St. Raphael principal retires after 40 years

Among the hundreds of students at St. Raphael are six of Dr. Paul DeZarn’s grandchildren. Here he sits with four of them in the school’s library. (Record Photo by Ruby Thomas)
Among the hundreds of students at St. Raphael are six of Dr. Paul DeZarn’s grandchildren. Here he sits with four of them in the school’s library. (Record Photo by Ruby Thomas)

By Ruby Thomas, Record Staff Writer

Dr. Paul DeZarn — or Dr. D as students fondly refer to him — doesn’t have any of the sternness people tend to associate with school principals. His bright smile spreads easily across his face and he comes across as warm and friendly. He could easily be a grandfather to any student at St. Raphael School from which he retired in December after 40 years at the helm.

DeZarn, 73, was a teacher and basketball coach at Trinity High School in 1975 when the principal’s position at St. Raphael became available. DeZarn says he had to be talked into applying for the job because his job at Trinity was so much fun.

“I don’t know where the 40 years went,” he said in an interview last week.

DeZarn admits that when he started his career in 1965 he didn’t know much about teaching, but knew he loved working with kids.

He brought that passion for working with kids — and a grand vision with him — to St. Raphael. When asked if he thinks he accomplished what he set out to do, his answer is a definitive yes.

“I wanted us to be a Blue Ribbon School and we did it twice. I wanted us to be on the cutting edge of technology and we are. I wanted teachers to have a weekly professional development day and we accomplished that,” he said in listing some of the achievements of the school. St. Raphael earned National Blue Ribbon designations in 1996 and 2004.

He’s quick to add that he couldn’t have done it without the help of Jean Ann May, his trusted assistant principal.

“I had the vision, but she knew how to put it together,” he said. “We were a great team.”

May, who is acting principal while the school conducts a search for DeZarn’s successor, said “He wanted the school to be a comfortable place where students and teachers would learn and work together as a community. He worked tirelessly to make it happen and he really did build a community here at St. Raphael.”

Mary Conner, the school’s office manager who worked closely with DeZarn for 15 years, said the fact that his retirement didn’t upset the flow of things at the school is a tribute to his work and dedication.

“He did such a good job hiring the right people, that even though he’s retired everyone keeps doing what they are supposed to,” she said.

Those who worked with him agree that DeZarn was known and will be missed as much for his achievements in moving the school forward as for the personal relationships he’d formed with his students and faculty.

Father Don Hill, pastor at St. Raphael Church, refers to DeZarn as his “brother and mentor.”

“He knew how to walk beside people, he knew how to walk behind when they needed to take the lead and he knew when to go first,” said Father Hill. “I think those are great characteristics.”

One of the best things about working with him, said May, was the “deep-seated feeling that he wanted what was best for the children.”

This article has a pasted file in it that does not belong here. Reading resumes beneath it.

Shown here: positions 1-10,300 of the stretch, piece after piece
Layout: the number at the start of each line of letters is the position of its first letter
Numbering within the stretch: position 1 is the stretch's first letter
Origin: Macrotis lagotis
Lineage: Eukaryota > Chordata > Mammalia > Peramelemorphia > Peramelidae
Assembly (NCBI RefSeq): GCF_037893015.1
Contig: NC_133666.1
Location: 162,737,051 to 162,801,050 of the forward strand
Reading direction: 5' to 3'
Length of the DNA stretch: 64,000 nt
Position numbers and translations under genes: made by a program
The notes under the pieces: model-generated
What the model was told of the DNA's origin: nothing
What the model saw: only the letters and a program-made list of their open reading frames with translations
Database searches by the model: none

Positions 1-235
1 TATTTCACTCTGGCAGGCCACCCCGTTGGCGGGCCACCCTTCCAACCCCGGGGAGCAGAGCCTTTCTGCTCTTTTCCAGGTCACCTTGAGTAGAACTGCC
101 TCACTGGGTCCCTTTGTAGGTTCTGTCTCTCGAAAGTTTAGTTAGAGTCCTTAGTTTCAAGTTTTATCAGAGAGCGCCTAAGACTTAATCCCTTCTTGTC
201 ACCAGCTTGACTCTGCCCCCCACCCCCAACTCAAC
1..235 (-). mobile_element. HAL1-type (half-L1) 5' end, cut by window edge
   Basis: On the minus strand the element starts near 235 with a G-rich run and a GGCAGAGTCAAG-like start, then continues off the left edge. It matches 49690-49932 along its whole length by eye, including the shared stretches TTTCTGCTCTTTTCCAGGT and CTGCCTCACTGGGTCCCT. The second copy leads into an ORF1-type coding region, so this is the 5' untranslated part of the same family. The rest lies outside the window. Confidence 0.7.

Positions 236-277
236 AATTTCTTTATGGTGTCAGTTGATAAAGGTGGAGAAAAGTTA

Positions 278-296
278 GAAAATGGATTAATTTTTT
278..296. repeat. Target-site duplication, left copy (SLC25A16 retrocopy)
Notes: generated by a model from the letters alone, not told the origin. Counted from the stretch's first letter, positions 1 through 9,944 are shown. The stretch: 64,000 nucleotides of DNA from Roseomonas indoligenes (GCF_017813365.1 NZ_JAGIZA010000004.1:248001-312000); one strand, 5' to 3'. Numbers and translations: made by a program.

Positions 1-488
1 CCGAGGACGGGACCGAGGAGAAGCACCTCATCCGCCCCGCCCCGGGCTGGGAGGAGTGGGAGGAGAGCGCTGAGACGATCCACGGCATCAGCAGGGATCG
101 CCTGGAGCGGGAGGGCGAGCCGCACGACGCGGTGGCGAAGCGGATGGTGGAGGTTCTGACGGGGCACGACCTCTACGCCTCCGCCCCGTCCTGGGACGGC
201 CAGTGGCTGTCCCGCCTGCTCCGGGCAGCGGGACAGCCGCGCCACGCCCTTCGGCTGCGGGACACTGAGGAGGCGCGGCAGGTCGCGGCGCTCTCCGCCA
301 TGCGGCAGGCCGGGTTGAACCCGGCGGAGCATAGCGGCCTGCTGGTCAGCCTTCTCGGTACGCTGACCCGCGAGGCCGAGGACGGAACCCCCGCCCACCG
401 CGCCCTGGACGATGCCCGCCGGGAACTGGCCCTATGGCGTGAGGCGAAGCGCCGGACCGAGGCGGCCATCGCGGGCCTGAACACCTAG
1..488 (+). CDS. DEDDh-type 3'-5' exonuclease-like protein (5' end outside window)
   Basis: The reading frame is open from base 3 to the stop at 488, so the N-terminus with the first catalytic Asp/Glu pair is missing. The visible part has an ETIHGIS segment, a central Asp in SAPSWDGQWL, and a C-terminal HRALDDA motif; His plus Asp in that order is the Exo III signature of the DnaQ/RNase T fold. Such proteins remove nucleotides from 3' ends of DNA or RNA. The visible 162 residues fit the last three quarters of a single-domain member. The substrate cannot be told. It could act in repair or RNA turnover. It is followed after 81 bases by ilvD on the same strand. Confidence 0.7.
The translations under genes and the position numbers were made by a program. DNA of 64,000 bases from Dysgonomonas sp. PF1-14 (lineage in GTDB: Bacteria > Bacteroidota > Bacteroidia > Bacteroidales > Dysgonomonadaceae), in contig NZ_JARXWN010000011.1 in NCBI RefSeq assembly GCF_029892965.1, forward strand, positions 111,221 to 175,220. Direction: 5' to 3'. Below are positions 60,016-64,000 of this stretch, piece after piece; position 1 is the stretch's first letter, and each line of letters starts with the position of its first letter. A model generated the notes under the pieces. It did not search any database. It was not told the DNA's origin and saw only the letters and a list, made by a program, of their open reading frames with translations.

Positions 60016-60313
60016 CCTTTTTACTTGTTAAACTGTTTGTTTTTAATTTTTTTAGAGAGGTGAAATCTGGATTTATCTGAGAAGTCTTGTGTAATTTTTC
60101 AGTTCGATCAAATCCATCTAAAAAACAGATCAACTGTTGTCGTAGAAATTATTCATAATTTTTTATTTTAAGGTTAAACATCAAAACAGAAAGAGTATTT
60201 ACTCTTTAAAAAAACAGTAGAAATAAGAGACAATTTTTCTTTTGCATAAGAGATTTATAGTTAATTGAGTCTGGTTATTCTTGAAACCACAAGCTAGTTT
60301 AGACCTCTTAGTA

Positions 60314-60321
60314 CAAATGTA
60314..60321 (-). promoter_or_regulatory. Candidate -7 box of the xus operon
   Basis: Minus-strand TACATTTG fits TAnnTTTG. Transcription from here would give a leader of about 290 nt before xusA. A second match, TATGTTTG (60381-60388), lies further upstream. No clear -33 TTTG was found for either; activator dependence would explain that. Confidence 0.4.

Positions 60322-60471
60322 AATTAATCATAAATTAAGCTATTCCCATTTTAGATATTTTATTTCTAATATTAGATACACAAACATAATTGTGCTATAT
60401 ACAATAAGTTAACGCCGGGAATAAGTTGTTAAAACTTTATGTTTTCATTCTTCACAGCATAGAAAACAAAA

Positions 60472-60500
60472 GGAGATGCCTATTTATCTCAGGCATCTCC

Father Hill recalled witnessing this first-hand during a meeting at the school.

“Three students came into the office with a proposal and everything stopped for them to present this idea and seek approval,” recalled Father Hill. “Their idea was listened to, respected and eventually carried out. I love that he empowered the children.”

DeZarn also had fun with the students.

“He connected with the kids; he wasn’t the guy in the Ivory tower,” said May. She laughed as she recounted some of the funny moments with DeZarn and the children.

He made a promise to students once that if they met a certain academic goal that he’d spend the day in the big old tree which stands in the school’s playground, May said. The children met their goal and DeZarn kept his promise.

“When the children went out for recess, Dr. D would throw candy down to them,” May recalled laughing.

This memory brings a twinkle to DeZarn’s eyes.

“The story goes that long ago there was an elm disease which wiped out all the trees in this area except for the one on the playground. The sisters prayed that this tree wouldn’t be harmed,” recalled DeZarn. As he showered them with candy during recess, the students chanted, “Dr. D in the tree throwing candy down to me.”

“Silly things like that mean a lot to kids,” he said. “Unless you become childlike you are missing the boat. You have to walk in their shoes. They are looking for someone to love them and make them feel successful every day.”

Ellie Crawford, an eighth grader who has attended school at St. Raphael since kindergarten, said DeZarn was always “ready with open arms and a happy smile. Whenever he talked to you, he made you feel like the most important person in the world.”

Her twin sister Carly said it was hard for any student not to be close to DeZarn because he made himself so accessible.

When asked why he connected with the kids in the way he did, DeZarn laughed saying May allowed him to play with them while she did the “trench work.”  May agrees she was the disciplinarian and jokingly referred to her office as the “scary place”.

For 40 years he established and nurtured relationships with his “saints in the making” as he referred to his students, DeZarn added.

“There’s a Sripture in the Bible that reads, ‘May you live long enough to see your children’s children,’ ” said DeZarn referring to Psalms 128:6. “I’ve been blessed. For 40 years I’ve seen children born, graduate, get married then bring their children back to me at St. Raphael. To me, that said something.”

Ruby Thomas
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Ruby Thomas
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